“God is greatest,” some chanted in Arabic. “From Jerusalem to Jenin, God bless your soul, Shireen.”

But a group of men in the crowd prevented a hearse from backing up to the hospital door, saying they were intent on carrying her body on their shoulders. The standoff eventually prompted Akleh’s brother, sitting on a man’s shoulders, to beseech the crowd to let the hearse through. “For God’s sake, let us put her in the car and finish the day,” he said.

“On the shoulder, on the shoulder!” people chanted, and beat the hearse with sticks until it pulled away for a second time. The crowd cheered when the men eventually dragged the coffin out on their shoulders, followed by a stretcher carrying the journalist’s blue bullet-resistant vest.

But Israeli police at the hospital gate refused to let the crowd through and, within minutes, a squad in riot gear pushed forward, setting off stun grenades and beating back the mourners with truncheons. People scattered amid a cascade of thrown bottles and rocks. At one point, Abu Akleh’s coffin lurched toward the ground, but the pallbearers managed to keep it aloft.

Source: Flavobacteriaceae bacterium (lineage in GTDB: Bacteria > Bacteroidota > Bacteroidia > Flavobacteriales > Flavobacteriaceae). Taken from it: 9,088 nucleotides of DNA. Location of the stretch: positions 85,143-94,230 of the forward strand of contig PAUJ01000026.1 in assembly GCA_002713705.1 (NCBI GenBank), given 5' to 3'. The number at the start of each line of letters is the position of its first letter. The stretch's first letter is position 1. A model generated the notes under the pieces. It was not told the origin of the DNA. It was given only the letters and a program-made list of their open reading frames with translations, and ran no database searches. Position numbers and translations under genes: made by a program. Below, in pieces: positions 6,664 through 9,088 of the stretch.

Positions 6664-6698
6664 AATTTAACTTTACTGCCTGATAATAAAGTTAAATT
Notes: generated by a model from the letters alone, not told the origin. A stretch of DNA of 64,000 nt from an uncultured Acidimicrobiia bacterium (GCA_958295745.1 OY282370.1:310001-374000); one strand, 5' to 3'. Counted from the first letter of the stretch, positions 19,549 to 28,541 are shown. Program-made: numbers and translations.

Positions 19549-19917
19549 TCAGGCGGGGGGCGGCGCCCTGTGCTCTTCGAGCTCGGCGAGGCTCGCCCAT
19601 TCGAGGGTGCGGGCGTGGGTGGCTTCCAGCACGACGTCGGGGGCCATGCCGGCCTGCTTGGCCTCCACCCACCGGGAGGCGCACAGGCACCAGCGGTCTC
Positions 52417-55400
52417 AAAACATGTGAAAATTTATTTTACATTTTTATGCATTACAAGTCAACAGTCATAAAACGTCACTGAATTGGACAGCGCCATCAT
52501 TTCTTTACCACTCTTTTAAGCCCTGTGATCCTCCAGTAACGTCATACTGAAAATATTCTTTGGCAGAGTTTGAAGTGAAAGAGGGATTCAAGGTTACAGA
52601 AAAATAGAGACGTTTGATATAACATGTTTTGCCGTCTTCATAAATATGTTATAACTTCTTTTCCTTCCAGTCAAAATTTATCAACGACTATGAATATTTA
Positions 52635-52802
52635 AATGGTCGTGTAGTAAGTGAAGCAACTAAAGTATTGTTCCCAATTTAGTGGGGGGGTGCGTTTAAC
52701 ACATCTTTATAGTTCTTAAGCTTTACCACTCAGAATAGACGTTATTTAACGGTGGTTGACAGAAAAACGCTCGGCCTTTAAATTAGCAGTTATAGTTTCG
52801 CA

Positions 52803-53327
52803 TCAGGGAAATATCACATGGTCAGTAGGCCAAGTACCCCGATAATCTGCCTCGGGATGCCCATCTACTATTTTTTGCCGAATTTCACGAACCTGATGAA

With police standing post in the compound, the hearse sped from the hospital compound under heavy Israeli guard to the Cathedral of the Annunciation of the Virgin in Jerusalem’s Old City.

Israeli security agencies had said they were braced for the possibility of clashes Friday, especially in areas around the Old City that have been the scene of fighting between police and Palestinian protesters in recent weeks. Officers had been advised to “minimize friction” with funeral-goers, according to local media reports.


That strategy seemed to kick in later in the afternoon, after the church service, when thousands joined a procession as it carried Abu Akleh’s coffin to Mount Zion Cemetery. They waved Palestinian flags and chanted “Jerusalem is Arab.”

“I have known her my whole life” from television, said Aya Odeh, who had traveled from Nablus in the West Bank. “I feel like I have lost my mother.”